Tuesday, June 22, 2010

SD County attempts to pass De Facto Ban on Medical Marijuana Facilities

SAN DIEGO - Wednesday, June 23, 2010, at 9am the San Diego County Board of Supervisors will meet to discuss and vote on a proposed ordinance regulating medical marijuana facilities in the unincorporated areas of San Diego County.

The proposed ordinance severely limits patients’ access to medical marijuana in the unincorporated areas of San Diego County. Certain provisions in the proposed regulatory ordinance would not only seriously violate patient confidentiality in these facilities, but also would effectively ban all dispensaries in the unincorporated areas of the county.

Patients, concerned citizens, and members of San Diego Americans for Safe Access have several specific concerns and suggested changes for the proposed ordinance. The two most restrictive and alarming requirements in the ordinance are first the Zoning restrictions, which effectively eliminate all areas in San Diego where a medical marijuana facility could be located, and second, the Sheriff licensing requirement, which places law enforcement and the Narcotics Task Force at the helm of licensing and enforcing these facilities.
  • WHAT: San Diego County Board of Supervisors Meeting on Medical Marijuana Regulations
  • WHEN: 6/23/2010 – 9am
  • WHERE: 1600 Pacific Highway, San Diego CA 92101 Room 310

Read the Supporting Documentation for the proposed ordinance:
http://www.sdcounty.ca.gov/bos/supporting_docs/062310ag01w.pdf

Members of San Diego Americans for Safe Access (San Diego ASA) have identified the following list of specific changes that should be made to the ordinance before it is voted on. These changes would help both address the la enforcements’ concerns, while keeping patients interest in mind:

1. Zoning Restrictions - Current proposed ordinance, effectively ZONES OUT collective facilities and creates a de facto ban in the unincorporated areas of San Diego County. There are zero locations where collective facilities could locate according to proposed zoning requirements. The County’s Staff report and maps do not take into account the developed vs undeveloped land and are not a correct representation of reality. Our analysis and mapping show clearly that there are no locations where a collective facility could locate under this ordinance. At the least, the following categories should be added as allowed categories where a collective facility could locate.

• Medical Center Commercial-C46
• General Commercial-C36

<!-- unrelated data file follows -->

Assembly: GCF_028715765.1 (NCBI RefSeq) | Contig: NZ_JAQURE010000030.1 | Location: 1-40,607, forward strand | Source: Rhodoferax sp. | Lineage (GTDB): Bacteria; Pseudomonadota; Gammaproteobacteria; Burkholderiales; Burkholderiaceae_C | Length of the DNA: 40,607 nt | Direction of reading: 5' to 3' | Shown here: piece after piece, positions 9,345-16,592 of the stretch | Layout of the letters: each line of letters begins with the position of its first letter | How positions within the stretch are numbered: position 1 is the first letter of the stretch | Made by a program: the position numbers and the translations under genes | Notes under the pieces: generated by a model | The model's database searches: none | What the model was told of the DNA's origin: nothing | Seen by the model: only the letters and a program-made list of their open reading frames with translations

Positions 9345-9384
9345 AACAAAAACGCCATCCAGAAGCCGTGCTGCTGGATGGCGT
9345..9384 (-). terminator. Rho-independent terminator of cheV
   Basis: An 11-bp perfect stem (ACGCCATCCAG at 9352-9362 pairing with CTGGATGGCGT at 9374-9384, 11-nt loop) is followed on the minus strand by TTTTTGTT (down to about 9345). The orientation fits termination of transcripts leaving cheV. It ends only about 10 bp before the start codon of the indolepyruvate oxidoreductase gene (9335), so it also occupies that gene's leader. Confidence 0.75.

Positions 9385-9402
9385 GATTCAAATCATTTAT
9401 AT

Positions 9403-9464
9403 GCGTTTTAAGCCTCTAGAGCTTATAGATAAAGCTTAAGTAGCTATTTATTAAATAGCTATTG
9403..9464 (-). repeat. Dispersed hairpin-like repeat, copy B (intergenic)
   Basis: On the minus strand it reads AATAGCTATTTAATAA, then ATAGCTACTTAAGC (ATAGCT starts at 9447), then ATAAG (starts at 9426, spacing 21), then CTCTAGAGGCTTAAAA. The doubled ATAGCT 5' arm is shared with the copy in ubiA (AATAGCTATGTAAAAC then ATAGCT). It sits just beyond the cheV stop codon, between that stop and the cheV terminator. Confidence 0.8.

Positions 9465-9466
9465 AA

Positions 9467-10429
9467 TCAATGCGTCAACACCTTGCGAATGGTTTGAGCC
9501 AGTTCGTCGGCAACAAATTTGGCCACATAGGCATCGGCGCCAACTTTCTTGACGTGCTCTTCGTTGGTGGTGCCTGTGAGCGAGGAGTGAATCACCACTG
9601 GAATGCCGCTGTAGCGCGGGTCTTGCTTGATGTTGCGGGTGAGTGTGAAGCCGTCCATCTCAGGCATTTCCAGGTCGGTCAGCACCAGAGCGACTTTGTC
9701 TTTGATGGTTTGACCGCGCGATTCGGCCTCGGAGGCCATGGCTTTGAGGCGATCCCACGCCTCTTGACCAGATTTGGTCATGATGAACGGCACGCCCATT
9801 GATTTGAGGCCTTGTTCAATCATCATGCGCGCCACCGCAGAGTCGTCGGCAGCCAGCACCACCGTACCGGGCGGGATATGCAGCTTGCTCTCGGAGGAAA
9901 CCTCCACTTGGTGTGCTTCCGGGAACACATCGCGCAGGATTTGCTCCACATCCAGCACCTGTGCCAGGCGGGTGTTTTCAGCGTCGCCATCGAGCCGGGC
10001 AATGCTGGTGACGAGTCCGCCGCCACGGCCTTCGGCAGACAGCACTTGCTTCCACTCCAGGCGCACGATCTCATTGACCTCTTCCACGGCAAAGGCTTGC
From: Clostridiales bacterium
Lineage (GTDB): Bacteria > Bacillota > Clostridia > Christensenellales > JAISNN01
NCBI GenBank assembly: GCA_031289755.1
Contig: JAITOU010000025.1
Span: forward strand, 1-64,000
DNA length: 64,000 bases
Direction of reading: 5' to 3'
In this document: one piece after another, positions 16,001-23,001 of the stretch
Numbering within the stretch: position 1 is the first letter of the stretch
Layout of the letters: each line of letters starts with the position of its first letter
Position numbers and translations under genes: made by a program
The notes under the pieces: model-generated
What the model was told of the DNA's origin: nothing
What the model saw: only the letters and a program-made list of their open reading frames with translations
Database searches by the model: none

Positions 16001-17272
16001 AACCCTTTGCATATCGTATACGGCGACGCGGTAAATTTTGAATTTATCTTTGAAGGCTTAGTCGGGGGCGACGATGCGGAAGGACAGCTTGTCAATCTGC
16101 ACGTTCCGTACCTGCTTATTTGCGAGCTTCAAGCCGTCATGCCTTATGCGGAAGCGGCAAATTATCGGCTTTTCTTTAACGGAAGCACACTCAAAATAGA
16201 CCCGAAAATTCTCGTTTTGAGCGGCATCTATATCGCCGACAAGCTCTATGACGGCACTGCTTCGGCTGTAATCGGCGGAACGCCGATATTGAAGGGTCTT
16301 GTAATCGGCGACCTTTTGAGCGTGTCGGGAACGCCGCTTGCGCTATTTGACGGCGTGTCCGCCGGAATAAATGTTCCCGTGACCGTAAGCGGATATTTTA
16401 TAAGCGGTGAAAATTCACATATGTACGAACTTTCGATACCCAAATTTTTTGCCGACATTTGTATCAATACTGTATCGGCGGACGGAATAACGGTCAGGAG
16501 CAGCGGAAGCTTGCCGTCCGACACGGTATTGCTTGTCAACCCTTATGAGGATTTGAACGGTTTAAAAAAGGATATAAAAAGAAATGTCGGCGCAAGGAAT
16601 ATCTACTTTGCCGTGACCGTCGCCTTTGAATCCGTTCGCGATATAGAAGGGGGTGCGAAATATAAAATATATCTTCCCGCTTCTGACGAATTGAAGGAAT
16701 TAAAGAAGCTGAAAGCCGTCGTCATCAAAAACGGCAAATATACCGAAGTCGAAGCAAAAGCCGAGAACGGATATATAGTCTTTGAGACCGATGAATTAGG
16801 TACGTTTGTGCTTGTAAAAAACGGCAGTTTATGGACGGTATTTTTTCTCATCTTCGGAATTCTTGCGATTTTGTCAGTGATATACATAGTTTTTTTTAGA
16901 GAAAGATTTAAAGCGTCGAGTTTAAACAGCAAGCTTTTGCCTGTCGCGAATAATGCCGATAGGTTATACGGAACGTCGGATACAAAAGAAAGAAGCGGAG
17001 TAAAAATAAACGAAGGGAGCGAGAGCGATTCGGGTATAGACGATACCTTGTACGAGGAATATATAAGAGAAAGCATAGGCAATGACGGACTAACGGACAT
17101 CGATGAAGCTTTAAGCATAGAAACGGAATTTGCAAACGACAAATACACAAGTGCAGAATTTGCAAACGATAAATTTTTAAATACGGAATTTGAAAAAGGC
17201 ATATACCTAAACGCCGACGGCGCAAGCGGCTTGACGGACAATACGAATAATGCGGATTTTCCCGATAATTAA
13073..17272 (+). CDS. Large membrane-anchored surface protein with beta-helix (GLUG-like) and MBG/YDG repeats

• Office Professional- C30
• Heavy Commercial- C37
• Convenience Commercial-C32
• Freeway Commercial- C44
• Service Commercial-C38
• Rural Commercial- C40

2. Sheriff Licensing - The Sheriff’s Department should not be involved at this level in setting up a business/medical facility. The proposed ordinance puts the Sheriff in the role of enforcing civil infractions which makes opening and operating a collective facility untenable. The issue of regulating collective facilities should be in the hands of the Health Department-not law enforcement as collectives should NOT be treated as criminal enterprises, rather health facilities that provide a very much needed service to many thousands of patients in San Diego County.

3. Ban on Cannabis Infused Food and Drink - A vast majority of patients in the county rely on ingesting their medicine using cannabis induced foods rather than smoking it. Banning cannabis induced food and drink unfairly restricts the type of medication a patient can have access to, and should be removed from the proposed ordinance. Many doctors specifically recommend that patients ingest their medicine through food or tincture rather than smoking.

4. Using MMIC to track patient information rather than Sheriff - San Diego County runs the Medical Marijuana Identification Card program. That program specifically and explicitly protects patients’ rights, by using only an identification number and only allowing police to check the validity of the card, not the patient’s address and marijuana usage information. If a patient has a County card, then they should be exempt from the record keeping procedures. Having a county issued ID card should be all the information that the police or any other regulatory agency needs to verify the validity of patients or track patients. The names and addresses of patients should be protected

5. Protecting Patient’s Confidentiality and Privacy - The requirement, that all patient and transaction records be maintained on site, and made available to the Sheriff at any time for inspection, places the patients at risk of federal prosecution and should be removed Americans for Safe Access contends that using MMIC as a way to verify validity of a patient is enough and should be done through the Health Department—not through law enforcement